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Fed ends special stimulus for economy

Summary

The Federal Reserve announced the end of its bond-buying program, but signaled that it will keep its main lever on interest rates at near-zero levels

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The Federal Reserve announced the end of its bond-buying program to support the economy Wednesday, but signaled no change in plans to keep interest rates at their historically low levels well into 2015.

“On balance, a range of labor market indicators suggests that underutilization of labor resources is gradually diminishing,” the Federal Open Market Committee said in its post-meeting monetary policy announcement Wednesday. The statement said the economic outlook has improved since the committee’s previous meeting, referring to “solid job gains and a lower unemployment rate.”

The rate-setting committee announced it will stop buying long-term bonds under its “Quantitative Easing” program, fulfilling a move that it explicitly predicted in its last policy announcement in September.

The Fed began the current round of stimulus in 2012. The move aimed to support the housing market by pumping money into mortgage-backed securities and Treasury bonds. The Fed began winding the program down in December 2013, when it started cutting back — or tapering — the purchases.

On Wednesday, the committee announced it will make the final reduction, cutting monthly purchases from $15 billion to zero and concluding the program. It will continue reinvesting proceeds from mortgage-backed securities and renewing Treasuries when they expire.

The Fed’s main lever on the economy is its control of interest rates, and the FOMC reinforced expectations that there will be no abrupt change in its current policy of ultra-low rates. It has kept the federal funds rate near zero since late 2008 to support recovery in the job market following the financial crisis. The federal funds rate is the rate on short-term loans that banks make to each other to meet reserve requirements.

The statement repeated previous wording calling for near-zero rates to continue for a “considerable time” after the bond purchases end. However, the statement warned that the pace could slow down or speed up, depending on the pace of employment growth and inflation.

Most forecasters expect rate increases to begin in mid- to late-2015, barring an unexpected shift in the speed of the recovery. Fed Chair Janet Yellen has said to expect rate hikes about six months after the end of bond purchases.

Yellen “has made a point of gradualism,” Mesirow Financial economist David Nice said. “I really think the Fed is staying away from surprising the market.”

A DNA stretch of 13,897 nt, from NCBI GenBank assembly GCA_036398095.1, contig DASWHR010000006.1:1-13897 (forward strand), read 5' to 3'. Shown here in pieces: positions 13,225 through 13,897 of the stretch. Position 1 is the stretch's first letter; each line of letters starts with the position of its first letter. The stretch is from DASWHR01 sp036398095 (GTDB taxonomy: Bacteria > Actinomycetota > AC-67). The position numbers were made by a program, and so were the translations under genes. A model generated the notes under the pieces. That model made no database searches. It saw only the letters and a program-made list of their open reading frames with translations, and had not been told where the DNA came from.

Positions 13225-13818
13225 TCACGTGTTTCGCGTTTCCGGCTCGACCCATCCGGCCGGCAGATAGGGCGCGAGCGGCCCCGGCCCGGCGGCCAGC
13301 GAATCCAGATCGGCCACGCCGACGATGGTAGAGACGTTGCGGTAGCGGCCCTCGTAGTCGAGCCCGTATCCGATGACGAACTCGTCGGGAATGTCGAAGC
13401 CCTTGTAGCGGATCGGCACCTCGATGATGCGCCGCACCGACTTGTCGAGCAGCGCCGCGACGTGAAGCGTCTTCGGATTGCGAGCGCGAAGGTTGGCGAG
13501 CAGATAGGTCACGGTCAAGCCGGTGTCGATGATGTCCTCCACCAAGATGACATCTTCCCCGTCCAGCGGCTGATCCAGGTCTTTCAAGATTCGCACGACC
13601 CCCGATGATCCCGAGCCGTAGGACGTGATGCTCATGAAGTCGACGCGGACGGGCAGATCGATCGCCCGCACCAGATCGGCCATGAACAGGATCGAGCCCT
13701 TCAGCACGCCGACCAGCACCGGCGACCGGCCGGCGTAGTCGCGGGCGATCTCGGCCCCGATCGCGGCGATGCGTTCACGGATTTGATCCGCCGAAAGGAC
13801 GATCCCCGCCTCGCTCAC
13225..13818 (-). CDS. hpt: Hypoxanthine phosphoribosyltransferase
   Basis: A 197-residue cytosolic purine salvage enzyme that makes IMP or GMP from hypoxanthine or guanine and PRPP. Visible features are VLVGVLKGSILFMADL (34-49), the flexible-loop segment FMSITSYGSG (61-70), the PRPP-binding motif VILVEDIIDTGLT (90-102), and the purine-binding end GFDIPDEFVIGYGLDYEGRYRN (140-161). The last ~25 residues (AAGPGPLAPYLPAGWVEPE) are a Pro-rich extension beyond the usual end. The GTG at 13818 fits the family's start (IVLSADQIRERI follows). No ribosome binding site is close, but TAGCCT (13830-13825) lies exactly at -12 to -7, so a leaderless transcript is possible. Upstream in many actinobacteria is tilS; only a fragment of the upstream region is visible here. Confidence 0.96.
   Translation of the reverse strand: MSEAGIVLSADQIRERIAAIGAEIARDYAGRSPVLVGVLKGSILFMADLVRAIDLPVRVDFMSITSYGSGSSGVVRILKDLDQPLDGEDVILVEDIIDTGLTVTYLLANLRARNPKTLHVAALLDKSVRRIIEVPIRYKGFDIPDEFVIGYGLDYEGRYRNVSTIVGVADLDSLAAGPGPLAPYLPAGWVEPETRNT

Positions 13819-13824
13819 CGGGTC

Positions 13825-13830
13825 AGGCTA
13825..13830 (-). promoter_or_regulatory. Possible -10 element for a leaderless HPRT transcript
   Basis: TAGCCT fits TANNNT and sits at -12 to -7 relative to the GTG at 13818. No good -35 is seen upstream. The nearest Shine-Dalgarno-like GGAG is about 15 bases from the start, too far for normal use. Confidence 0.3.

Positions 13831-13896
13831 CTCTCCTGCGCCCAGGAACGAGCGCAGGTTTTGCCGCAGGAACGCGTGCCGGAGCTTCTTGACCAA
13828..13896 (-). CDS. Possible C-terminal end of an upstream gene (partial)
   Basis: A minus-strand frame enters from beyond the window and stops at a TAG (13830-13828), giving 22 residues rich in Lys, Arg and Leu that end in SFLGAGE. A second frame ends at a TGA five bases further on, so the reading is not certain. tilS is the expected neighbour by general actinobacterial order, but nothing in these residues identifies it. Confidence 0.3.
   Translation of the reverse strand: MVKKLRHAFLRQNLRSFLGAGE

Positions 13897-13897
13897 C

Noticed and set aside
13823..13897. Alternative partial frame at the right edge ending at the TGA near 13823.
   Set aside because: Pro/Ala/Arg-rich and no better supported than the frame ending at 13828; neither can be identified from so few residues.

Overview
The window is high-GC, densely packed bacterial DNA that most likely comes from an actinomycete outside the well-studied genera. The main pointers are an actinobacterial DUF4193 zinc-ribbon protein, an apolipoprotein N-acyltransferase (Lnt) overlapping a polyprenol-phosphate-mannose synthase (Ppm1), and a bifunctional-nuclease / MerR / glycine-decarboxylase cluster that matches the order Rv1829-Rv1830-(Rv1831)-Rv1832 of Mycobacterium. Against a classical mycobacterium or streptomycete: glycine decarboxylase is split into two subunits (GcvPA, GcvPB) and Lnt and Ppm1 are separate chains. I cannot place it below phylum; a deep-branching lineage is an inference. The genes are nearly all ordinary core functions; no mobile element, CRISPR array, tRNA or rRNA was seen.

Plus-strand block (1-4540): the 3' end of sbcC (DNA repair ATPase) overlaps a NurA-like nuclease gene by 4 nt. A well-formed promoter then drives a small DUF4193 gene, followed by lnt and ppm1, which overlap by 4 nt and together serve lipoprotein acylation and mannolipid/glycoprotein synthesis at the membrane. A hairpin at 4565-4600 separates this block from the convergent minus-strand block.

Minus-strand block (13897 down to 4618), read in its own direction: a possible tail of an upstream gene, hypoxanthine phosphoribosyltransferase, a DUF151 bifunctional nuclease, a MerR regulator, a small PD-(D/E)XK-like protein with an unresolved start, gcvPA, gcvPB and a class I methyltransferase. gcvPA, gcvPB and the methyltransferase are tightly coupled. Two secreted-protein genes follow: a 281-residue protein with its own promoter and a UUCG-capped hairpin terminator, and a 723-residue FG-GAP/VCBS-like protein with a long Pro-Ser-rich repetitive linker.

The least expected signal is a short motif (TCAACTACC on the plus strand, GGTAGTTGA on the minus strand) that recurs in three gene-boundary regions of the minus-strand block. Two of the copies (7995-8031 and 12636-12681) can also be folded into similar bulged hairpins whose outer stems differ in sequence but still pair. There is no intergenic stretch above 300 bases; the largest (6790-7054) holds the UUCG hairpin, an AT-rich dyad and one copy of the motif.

When the Fed does boost rates — something it hasn’t done since 2006 — credit card holders who carry a balance will feel it. Most credit cards have variable APRs linked to banks’ prime rate, which moves in step with the federal funds rate. So when the Fed boosts its rate, it will ratchet up APRs on existing credit card balances. For a $5,000 balance, each quarter-point increase — the typical minimum hike after a Fed rate meeting — will cost an extra $12.50 a year in interest.

Economic backdrop

The slow pace of recovery from the 2009 recession supports the argument for keeping interest rates low, and indicators in recent weeks have not given the Fed much reason to change course.

Anyone who budgets for groceries and gas welcomes low inflation. But for Fed economists, inflation below 2 percent is a danger sign. Flat prices point to slack in the economy — unused plants and idle workers. In September the Consumer Price Index posted a year-over-year gain of 1.7 percent, below the Fed’s 2 percent target, and economists expect it to stay low.

“With energy prices having slumped and a more uncertain global growth outlook, inflation pressures figure to remain muted over coming months,” Regions Bank Chief Economist Richard Moody wrote in an analysis. The global outlook is clouded by slowing economies in Europe and Asia, which could crimp demand for U.S. exports.

Employment, another important barometer of economic health, notched a modest improvement in September, extending the job market’s gradual march toward full health. The jobless rate fell to 5.9 percent, as the number of unemployed fell by 329,000, the Labor Department said. The Fed has dropped its target for the unemployment rate, saying that it will look at a range of indicators to gauge the job market’s health.

The October FOMC meeting ended a day before the Commerce Department announces third-quarter Gross Domestic Product Thursday. Analysts expect annualized growth of about 3 percent, coming off the second quarter’s strong 4.6 percent rate, according to Bloomberg Markets. The consensus prediction of the GDP price index — the Fed’s favorite yardstick for inflation — is 1.4 percent, which would give the Fed plenty of room to continue holding interest rates low.

See related:What an interest rate increase will cost cardholders

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